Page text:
Sound Baths and Yin Yoga

Thrive Wellbeing

For all those “yoga-curious” people out there…

If you have often wondered about trying a yoga class, yet something has always stopped you, please think again. Whether it be yoga, Tai Chi or Pilates, there is a class to suit you, and it’s not so far away…

Yoga is for everybody, fat or thin, rich or poor, black or white, young or old. Don’t be put off if you try a class and you don’t enjoy it, there are so many different types of yoga that you are bound to find one or two styles that you like. The same thing happened to me, many years ago.
When I was about 18 I attended a yoga class in Brighton and found it so slow, dull and (in my young mind) plain weird, that I decided there and then that yoga was definitely NOT for me. I felt uncomfortable, disheartened and thoroughly disappointed.

Yet here I am 25 years later, composing this blog as a yoga teacher, completely converted to the ways of the Yogi. So what changed my mind?

After a few years of going to the gym, stop-starting with various exercise classes and going through phases of keeping fit then becoming bored with the same old gym routine, I decided to try yoga one more time on the insistence of a friend. I approached the room with trepidation, wondering if it would reek of incense and if we would have to do lots of strange breathing and chanting. Oh well, at least I hadn’t shaved my armpits in a while so I should fit in, I thought ungenerously.

An hour and a half later I came out of that room glowing, both with sweat and with triumph. I loved every minute of the class and was instantly hooked. No chanting had taken place, no incense was burnt and incidentally, I was the only one with unshaven pits that I could see.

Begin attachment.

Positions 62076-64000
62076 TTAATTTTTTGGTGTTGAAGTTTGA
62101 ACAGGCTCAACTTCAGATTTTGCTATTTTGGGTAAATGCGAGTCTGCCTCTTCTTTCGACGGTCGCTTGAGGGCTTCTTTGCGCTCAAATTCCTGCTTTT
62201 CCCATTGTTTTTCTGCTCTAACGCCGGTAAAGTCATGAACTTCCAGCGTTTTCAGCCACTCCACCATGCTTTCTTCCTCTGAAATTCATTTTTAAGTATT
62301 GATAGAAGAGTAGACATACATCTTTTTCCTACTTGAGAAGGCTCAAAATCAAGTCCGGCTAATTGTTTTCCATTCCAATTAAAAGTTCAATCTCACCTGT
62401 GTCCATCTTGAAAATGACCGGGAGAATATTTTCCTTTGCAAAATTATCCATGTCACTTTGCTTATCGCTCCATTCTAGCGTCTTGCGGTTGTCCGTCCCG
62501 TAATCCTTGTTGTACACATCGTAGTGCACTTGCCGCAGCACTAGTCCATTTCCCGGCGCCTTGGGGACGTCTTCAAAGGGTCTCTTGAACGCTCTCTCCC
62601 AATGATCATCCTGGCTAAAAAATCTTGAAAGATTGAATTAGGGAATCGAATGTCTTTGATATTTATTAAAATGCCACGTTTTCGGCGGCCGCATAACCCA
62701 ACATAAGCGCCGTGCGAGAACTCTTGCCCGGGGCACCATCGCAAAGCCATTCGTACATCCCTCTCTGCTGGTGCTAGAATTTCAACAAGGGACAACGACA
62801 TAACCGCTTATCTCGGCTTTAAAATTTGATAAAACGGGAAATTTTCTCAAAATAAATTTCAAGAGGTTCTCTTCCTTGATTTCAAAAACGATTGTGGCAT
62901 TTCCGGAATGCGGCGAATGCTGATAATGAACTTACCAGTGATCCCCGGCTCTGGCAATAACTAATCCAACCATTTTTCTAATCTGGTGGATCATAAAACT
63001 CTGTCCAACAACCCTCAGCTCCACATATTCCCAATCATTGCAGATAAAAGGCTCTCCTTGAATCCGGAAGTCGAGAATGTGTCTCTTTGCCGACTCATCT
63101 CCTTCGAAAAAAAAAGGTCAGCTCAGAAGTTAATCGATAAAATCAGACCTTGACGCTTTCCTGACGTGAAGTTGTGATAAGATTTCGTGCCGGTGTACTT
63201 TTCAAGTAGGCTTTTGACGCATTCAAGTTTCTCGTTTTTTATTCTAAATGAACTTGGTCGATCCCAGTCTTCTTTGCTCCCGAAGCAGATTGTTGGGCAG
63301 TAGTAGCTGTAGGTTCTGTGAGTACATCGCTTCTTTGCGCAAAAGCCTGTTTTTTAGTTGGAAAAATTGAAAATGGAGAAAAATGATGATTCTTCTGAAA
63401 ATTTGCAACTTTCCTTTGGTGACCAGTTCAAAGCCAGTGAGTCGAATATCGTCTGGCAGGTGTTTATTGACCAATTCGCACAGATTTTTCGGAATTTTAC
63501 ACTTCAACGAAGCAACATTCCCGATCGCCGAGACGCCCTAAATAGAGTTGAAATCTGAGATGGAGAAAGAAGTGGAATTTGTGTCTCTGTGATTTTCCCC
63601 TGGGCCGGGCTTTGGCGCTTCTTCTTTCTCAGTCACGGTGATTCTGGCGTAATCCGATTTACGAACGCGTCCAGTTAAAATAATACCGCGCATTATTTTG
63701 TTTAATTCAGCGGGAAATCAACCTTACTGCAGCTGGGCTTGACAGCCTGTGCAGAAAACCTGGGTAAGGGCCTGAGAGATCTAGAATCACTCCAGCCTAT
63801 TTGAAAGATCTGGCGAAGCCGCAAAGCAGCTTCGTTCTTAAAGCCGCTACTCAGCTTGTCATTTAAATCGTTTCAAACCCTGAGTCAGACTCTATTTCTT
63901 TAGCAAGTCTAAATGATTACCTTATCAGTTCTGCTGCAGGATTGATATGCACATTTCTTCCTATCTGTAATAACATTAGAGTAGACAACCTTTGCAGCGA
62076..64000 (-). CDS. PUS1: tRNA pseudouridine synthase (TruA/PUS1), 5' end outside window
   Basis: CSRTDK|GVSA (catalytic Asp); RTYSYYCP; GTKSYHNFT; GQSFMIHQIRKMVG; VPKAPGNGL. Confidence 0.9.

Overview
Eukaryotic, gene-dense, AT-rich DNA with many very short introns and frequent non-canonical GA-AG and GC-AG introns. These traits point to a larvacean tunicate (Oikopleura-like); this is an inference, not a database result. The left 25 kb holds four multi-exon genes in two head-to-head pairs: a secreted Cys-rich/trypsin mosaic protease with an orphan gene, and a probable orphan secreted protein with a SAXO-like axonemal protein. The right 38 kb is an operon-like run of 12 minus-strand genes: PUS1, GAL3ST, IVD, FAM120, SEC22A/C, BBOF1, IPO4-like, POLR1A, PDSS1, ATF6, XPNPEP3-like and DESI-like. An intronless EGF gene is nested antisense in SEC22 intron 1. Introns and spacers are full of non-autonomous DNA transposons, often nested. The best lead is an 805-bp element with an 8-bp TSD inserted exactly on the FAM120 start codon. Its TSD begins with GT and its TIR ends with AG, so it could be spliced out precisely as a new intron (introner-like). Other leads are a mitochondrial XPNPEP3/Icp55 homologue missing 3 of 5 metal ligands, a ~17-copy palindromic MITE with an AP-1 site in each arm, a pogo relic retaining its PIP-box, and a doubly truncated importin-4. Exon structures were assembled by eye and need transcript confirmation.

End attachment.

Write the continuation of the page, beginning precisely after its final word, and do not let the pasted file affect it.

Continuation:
Ever since that class I have tried lots of yoga (and Tai Chi and Pilates), and I have found quite a few that I enjoy, although I definitely have a favourite.

Here are a few examples of some yoga styles:

Vinyasa Flow is where students connect their breath to the postures as they flow from one movement to the next, often using the same series of postures (Chaturanga through to Downward-Facing Dog) to link movement throughout the class.
Dynamic or Power Yoga also uses breath with posture, and it is often a fast-paced class with lots of building of upper-body as well as core strength.

Hot yoga is done in a heated room, and again can be a strong workout yet should still ideally be using breath alongside movement.

Restorative yoga is a much slower-paced style, often using props to help people that may have injuries or obstructions that make them less able to cope with a more strenuous class.

All yoga instructors worth their salt should modify the postures for beginners, so that you don’t feel you have to be as flexible as a pretzel from your first class. You will gain flexibility the more you practice, so it is important to remember that everyone was a beginner once, and you are never too old to start yoga.

So as we approach the beginning of a new year, shrug off your concerns and dive into a class. There is no better time than right now.

And who knows, one day, like me, you may wonder how you ever got by without yoga, and you may even begin to look forward to the smell of incense, a lovely, mindful meditation and a little bit of chanting!